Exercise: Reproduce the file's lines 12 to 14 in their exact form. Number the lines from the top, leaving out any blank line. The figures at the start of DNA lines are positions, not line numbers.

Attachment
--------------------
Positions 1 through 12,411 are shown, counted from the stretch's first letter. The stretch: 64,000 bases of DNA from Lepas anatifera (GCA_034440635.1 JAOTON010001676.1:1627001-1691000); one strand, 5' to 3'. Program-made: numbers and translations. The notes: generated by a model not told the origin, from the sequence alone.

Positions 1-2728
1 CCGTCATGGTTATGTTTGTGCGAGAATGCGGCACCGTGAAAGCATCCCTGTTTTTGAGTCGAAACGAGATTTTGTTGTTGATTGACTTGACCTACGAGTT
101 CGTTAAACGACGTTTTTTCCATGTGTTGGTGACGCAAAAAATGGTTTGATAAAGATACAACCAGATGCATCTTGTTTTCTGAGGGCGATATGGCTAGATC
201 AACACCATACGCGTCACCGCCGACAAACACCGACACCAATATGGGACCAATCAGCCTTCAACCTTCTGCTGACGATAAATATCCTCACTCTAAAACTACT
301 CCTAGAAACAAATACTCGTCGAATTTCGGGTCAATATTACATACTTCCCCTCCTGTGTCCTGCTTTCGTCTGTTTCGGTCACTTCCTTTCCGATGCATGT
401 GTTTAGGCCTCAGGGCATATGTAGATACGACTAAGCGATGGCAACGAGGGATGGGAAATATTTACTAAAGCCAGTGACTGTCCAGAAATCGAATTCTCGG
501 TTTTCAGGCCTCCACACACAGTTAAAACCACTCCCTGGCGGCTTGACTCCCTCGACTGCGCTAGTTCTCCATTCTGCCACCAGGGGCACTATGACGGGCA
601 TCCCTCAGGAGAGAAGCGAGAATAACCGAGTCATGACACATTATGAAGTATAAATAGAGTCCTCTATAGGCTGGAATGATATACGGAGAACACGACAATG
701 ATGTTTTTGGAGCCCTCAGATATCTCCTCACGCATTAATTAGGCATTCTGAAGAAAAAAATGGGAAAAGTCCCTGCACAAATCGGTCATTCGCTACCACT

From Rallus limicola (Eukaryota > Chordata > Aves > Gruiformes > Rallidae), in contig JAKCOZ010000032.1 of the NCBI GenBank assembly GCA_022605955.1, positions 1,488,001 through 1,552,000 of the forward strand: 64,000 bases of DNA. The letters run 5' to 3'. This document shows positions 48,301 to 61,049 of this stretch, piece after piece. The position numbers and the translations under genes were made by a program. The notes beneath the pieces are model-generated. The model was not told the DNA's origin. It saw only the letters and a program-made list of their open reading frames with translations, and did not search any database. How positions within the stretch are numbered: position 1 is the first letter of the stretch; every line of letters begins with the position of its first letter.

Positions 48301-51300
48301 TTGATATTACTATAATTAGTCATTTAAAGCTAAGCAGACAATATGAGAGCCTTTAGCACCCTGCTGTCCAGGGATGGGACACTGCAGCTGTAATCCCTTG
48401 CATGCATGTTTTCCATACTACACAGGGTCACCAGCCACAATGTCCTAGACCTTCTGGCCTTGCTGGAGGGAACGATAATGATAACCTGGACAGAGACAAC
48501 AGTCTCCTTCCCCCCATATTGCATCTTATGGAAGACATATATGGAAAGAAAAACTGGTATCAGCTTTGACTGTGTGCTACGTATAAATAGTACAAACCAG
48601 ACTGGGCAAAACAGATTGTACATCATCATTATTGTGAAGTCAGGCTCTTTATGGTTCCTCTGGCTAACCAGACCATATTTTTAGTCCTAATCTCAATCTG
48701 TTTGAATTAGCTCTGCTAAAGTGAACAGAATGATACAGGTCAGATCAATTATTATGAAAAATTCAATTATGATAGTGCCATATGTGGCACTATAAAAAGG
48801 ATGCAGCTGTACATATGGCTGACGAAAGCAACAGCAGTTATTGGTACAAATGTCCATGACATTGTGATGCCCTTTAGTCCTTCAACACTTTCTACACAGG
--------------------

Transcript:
Positions 48301-51300
48301 TTGATATTACTATAATTAGTCATTTAAAGCTAAGCAGACAATATGAGAGCCTTTAGCACCCTGCTGTCCAGGGATGGGACACTGCAGCTGTAATCCCTTG
48401 CATGCATGTTTTCCATACTACACAGGGTCACCAGCCACAATGTCCTAGACCTTCTGGCCTTGCTGGAGGGAACGATAATGATAACCTGGACAGAGACAAC